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Immediate interim payments should be made to more victims of the infected blood scandal, inquiry chairman says


The parents, children, siblings and friends of thousands of people infected with HIV and hepatitis in the contaminated blood scandal should be eligible for compensation, an inquiry has ruled, with the payout likely to be the one of the largest in British history.

Immediate “interim” payments of £100,000 should be made to bereaved parents, children or siblings of those who died without a spouse or partner, a former High Court judge has said, widening the pool of those eligible for compensation.

The inquiry’s interim report said that the compensation system should draw inspiration from the $7bn scheme set up for victims and families of those killed and injured in the US 9/11 attacks in 2001, which took just three months to set up and proved a “notable success”.

Those “infected and affected” by the scandal should be compensated not only for the physical and emotional harm they suffered as a result of their infection, but also for the “wrongs done” by government and health officials whose response led to “decades-long delay” in supporting victims and their families.

Between 1970 and 1991, more than 1,300 people were infected with HIV through contaminated haemophilia treatments and blood transfusions and about 30,000 people were infected with hepatitis C.

More than 3,000 people died as a result in what was described by chairman of the infected blood inquiry, Sir Brian Langstaff, as “the worst treatment disaster in the history of the NHS.”

The government has paid £400m in the past year in £100,000 “interim” compensation payments to about 4,000 people, including those living with infections and bereaved partners of those who died.

Further £100,000 interim payments should now be made in cases where an infected person died without a partner, with payments made to bereaved parents, children or siblings, Brian Langstaff has ruled. It is the first time that family members beyond partners have been told they would receive compensation.

The final compensation scheme will allow partners, parents, children, siblings and carers to make separate claims based on the impact the infection had on their own lives, on top of any payment that could be made to the infected person themselves.

It is thought that members of more than 8,000 families could be eligible for compensation. Payouts will fall into banded “categories of loss” to speed up the process. The bands and amounts have not been decided.

Also eligible will be more distant relatives or “friends of an eligible living or deceased person whose relationship with them was so close that it could reasonably be expected that their mental or physical health would be seriously affected by the consequences of the disease.”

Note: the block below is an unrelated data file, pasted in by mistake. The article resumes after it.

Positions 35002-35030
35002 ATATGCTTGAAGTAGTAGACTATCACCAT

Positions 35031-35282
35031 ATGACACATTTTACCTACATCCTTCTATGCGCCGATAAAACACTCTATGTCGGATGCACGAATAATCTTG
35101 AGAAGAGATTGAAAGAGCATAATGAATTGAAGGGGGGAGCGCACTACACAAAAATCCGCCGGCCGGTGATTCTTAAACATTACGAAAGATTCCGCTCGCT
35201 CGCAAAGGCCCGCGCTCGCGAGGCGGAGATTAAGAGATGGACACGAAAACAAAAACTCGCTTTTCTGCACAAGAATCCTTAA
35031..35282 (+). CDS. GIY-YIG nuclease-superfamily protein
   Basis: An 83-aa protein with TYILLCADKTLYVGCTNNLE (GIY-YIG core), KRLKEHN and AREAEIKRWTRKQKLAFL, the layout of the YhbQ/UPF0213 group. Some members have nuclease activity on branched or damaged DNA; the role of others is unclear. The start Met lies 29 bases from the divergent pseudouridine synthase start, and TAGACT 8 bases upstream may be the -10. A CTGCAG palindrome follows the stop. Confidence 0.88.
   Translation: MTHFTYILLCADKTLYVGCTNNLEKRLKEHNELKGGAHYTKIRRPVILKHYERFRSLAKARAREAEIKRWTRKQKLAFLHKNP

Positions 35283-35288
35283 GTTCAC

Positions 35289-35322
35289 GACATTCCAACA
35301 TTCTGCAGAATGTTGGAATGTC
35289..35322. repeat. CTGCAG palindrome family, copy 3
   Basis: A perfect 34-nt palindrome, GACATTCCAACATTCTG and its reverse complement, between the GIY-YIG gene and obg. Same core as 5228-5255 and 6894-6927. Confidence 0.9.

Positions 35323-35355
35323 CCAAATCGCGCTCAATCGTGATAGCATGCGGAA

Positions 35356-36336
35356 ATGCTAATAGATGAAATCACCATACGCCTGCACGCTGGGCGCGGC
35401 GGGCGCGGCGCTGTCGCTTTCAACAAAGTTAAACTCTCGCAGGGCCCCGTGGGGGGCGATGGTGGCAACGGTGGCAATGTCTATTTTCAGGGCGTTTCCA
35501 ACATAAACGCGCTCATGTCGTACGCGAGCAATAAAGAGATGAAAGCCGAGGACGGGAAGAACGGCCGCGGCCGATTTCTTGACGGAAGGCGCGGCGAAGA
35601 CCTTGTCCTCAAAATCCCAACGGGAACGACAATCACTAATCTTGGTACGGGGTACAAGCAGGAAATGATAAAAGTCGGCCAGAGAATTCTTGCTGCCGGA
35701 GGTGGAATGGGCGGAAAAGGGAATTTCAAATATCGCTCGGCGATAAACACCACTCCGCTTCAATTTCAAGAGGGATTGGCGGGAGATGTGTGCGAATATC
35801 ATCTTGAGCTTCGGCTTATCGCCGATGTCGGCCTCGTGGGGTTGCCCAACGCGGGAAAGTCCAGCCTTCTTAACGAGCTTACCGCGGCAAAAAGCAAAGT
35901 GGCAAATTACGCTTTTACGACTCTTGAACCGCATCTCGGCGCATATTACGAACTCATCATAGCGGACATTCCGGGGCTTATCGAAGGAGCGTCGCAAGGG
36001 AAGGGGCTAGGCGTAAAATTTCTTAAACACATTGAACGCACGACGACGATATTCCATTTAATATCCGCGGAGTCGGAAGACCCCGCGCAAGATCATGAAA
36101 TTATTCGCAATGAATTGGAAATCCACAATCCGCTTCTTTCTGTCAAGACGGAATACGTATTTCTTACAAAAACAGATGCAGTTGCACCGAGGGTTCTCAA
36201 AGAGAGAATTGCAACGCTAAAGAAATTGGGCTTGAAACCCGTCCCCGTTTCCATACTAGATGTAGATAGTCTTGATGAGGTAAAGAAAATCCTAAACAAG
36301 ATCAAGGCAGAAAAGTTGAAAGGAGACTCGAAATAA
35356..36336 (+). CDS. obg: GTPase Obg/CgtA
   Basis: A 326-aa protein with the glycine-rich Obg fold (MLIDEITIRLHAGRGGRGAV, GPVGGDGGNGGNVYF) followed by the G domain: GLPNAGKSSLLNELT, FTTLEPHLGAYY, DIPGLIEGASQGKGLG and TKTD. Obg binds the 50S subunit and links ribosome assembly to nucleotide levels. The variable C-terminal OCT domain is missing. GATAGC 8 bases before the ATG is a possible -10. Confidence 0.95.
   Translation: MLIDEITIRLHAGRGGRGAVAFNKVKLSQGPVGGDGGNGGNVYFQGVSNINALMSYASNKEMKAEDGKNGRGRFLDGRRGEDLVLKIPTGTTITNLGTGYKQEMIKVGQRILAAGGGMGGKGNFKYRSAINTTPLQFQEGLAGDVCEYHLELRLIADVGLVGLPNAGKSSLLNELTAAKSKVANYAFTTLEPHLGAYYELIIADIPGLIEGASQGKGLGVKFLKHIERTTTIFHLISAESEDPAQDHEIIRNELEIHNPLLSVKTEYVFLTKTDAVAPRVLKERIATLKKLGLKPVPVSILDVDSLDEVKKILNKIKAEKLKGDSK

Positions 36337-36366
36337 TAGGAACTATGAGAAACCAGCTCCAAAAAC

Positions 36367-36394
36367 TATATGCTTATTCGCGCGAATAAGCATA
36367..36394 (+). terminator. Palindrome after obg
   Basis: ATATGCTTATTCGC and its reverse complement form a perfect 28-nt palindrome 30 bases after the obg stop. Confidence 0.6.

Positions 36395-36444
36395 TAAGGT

A lawyer representing 1,500 victims, Des Collins, says the final payout is likely to run “to billions.”

The inquiry’s final report is not due until the autumn, but an interim report on compensation has been produced to accelerate the process, because people are dying as a result of their infections and cannot afford to wait.

Brian Langstaff said: “I could not in conscience add to the decades-long delays many of you have already experienced due to failures to recognise the depth of your losses.” He said many of those infected were still living “on borrowed time.”

He also called for “specialist psychological support” in England for infected people and their families, as is available in the rest of the UK. He said a report into the impact of children orphaned by the scandal found that “the death of parents as a consequence of infected blood and blood products has significantly devastated a generation of children who they left behind.”

He said his final report would go into more detail about the failures that led to the scandal, but said as an initial assessment: “My conclusion is that wrongs were done at the individual, collective and systemic levels.”

Brian Langstaff added that people should be compensated for the “wrongs done by authority, whose response served to compound people’s suffering”. He said that those who contracted serious hepatitis B infections should be compensated, as well as those infected with HIV and hepatitis C.

The government has accepted that there is a “moral case” for paying compensation and started making interim payments.

Chief executive of the Haemophilia Society, Kate Burt, said: “After decades of delay and denial by successive governments, today’s report has exposed the unparalleled scale of suffering and loss endured as a result of the contaminated blood scandal.

“The case for swift and meaningful compensation is now beyond doubt and we welcome the recommendation that everyone, including bereaved parents and children, should receive compensation as soon as possible.”

A government spokesman said: “The infected blood scandal should never have happened. We thank the chair and the inquiry team for this detailed interim report and the government is continuing preparations for responding to the final report when it is published.